All About Raspberries

square foot gardening red raspberries 636 150x150

I have not grown raspberries myself. My only experience hearkens back to my childhood when I was forced to pick them for what felt like hours on end, coming out scratched and tired. To add insult to injury, we then had to make raspberry jam. I mostly remember having a sink full of raspberries with bugs floating to the top, and being hot, very hot, as we canned it in little jars. My love of raspberries has not yet grown strong enough to overshadow these memories!

(Random side note: near my house there used to be a u-pick raspberry patch. When my mom visited from New York she would get all excited and say “Oh, we should go pick raspberries. I can’t believe you live so close and never go pick them!” I just rolled my eyes and smiled.)

However, I have found some resources that I hope will be helpful. First, a guide to growing raspberries put out by the Utah extension service.

Second, a comment from one my readers. Rebekah says:
“I have grown raspberries for years. I haven’t been able to contain them in square foot gardening boxes because their suckers go a little wild underground and take over EVERYTHING. I live in the NW and have clay soil that I dump mulched leaves and coffee grounds from Starbucks on each fall. The raspberries grow fabulously with that treatment and each year I have to dig out and give away canes. The best are Mammoth red because they are thorn-less and big, but Heritage are very reliable too!”

If you’ve grown raspberries, please share your comments below!

Happy Gardening!

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8 Responses

  1. Kim says:

    We always braved the thorns as well. Figured they pay-off was worth it.
    Raspberries and Blackberries are still among my favorites. They now make thornless varieties of both of these. Thorless blackberries have been around for a while now, but the thornless raspberries are new this year. Our local nursery informed me of them. Highly recommended. (Even the most skilled, still get stabbed by those thorns.)
    Consider a separate container or garden area, as they will take over your SFG.

  2. Matt says:

    My childhood memories of raspberries are a little different than yours! We used to brave the thorny, spider infested brambles to get every last raspberry we could. Then, when we were all out on our bushes, we’d hop the fence and eat the neighbor’s raspberries! One of my favorite berries for sure!

  3. Jenna says:

    We have just one raspberry right now, sandwiched between some blackberries, but it’s starting to spread and I’ve transplanted a couple of canes to another spot to encourage this. They are so sweet and delicious and with only one plant right now, they rarely make it into the house between me and my girls eating them right off the plant! I make freezer jam out of the blackberries, because they are more plentiful and not as sweet, but the raspberries have never made it that far for us :)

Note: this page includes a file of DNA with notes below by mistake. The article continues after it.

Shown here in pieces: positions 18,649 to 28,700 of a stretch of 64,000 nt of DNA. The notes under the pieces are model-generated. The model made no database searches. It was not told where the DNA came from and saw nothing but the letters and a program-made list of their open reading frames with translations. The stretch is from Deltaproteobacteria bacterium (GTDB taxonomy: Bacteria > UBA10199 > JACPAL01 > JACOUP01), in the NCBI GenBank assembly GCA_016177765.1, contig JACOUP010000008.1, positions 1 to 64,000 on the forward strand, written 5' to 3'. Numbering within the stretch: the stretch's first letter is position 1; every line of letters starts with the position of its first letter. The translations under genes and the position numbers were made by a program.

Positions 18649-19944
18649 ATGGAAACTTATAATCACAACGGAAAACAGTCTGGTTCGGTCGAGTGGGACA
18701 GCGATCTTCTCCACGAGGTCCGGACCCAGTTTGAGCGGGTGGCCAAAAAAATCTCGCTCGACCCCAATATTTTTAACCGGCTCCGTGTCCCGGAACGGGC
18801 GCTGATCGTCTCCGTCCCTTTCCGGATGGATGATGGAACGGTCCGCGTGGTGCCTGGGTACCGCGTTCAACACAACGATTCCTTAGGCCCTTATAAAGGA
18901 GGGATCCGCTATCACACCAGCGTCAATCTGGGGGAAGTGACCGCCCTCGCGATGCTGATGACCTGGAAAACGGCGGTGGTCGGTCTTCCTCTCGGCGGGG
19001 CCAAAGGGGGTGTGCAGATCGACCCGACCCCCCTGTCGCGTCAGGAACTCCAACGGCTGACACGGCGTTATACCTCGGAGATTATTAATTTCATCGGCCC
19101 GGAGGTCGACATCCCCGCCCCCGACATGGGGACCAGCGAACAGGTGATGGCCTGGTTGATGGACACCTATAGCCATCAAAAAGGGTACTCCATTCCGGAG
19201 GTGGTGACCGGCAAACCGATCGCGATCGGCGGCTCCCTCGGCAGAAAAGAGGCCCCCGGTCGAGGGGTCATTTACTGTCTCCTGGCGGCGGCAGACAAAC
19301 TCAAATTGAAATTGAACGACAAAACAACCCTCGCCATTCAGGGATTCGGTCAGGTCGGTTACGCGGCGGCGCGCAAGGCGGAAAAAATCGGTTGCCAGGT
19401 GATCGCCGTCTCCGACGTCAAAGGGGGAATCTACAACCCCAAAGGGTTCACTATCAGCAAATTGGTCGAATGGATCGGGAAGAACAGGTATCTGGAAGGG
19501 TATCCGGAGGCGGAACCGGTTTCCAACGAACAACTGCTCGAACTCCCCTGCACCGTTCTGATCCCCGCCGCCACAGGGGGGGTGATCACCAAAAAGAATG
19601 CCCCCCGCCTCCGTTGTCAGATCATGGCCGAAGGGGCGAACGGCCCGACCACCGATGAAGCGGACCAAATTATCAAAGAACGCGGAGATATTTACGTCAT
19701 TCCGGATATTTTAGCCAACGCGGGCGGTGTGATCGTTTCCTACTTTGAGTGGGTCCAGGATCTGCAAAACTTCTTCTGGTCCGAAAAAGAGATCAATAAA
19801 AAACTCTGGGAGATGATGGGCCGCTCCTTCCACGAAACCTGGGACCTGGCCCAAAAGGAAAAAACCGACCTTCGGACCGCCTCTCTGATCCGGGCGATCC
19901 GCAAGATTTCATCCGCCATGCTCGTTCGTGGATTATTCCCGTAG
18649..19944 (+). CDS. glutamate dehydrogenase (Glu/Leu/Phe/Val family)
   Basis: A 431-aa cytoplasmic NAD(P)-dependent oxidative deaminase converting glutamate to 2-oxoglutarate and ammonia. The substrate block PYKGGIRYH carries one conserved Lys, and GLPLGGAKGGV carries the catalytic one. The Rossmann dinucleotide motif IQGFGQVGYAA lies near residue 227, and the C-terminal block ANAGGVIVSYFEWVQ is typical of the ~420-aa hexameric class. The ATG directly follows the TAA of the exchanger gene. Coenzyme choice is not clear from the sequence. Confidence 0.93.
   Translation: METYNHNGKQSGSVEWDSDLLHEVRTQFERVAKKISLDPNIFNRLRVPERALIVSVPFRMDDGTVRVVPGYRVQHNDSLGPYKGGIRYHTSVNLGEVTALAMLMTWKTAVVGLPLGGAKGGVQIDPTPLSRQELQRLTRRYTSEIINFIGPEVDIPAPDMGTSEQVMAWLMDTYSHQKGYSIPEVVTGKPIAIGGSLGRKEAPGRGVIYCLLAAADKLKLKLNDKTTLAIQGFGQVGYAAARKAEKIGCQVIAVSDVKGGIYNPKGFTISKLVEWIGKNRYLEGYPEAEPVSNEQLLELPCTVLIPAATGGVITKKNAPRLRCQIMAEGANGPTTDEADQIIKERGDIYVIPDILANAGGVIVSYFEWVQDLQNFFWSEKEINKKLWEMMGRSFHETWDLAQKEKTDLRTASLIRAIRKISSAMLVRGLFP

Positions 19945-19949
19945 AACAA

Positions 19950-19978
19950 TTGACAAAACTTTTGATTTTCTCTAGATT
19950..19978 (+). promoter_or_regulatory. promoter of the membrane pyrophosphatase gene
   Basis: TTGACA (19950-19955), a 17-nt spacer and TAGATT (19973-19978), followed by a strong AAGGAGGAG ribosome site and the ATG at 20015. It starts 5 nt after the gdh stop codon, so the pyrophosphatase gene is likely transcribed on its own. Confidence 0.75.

4. aimeed says:

    I started reading your blog a while back. We use square foot gardening for most of our gardening, but not our brambles. We plant them in their own spots. I’m not trying to advertise, so you can delete this if you want, but our website http://www.backyardberryplants.com has a lot of info on growing raspberries. I love raspberries–Autumn Bliss is my fave.

  5. amy says:

    I’d grown raspberries successfully many years on the side of our yard, when I did move them into our beds they did really take over and we had to transplant them. We moved two years ago and I missed our raspberries so much. There was nothing better than going out in the early morning to pick a few fresh berries for our cereal! So I planted them next to our tomatoes where they’d have plenty of space to climb and they never grew. I did some research and it said never plant raspberries next to tomatoes. You live and learn!!

  6. Pat says:

    i’ve been raising raspberries for 17 years along my back chain link fence. I give away extra starts every year and plant some of them back into my long bed to replace some of the dead canes that I cut out. Great harvest here in Ohio and easy to maintain.

  7. Damaris Estrada says:

    Thanks Emily, you always come up with really interesting topics!! I have a very large area that I can grow raspberries in and not have to worry about them being so invasive!! YYUUMM!! RASPBERRIES!!

  8. Pat says:

    We have been raising raspberries for 17 years here in Ohio- We use them as a natural fencing against our chain link fencing- their stickers discourage unwanted visitors from our yard. They are very prolific and we love incredible harvest we get!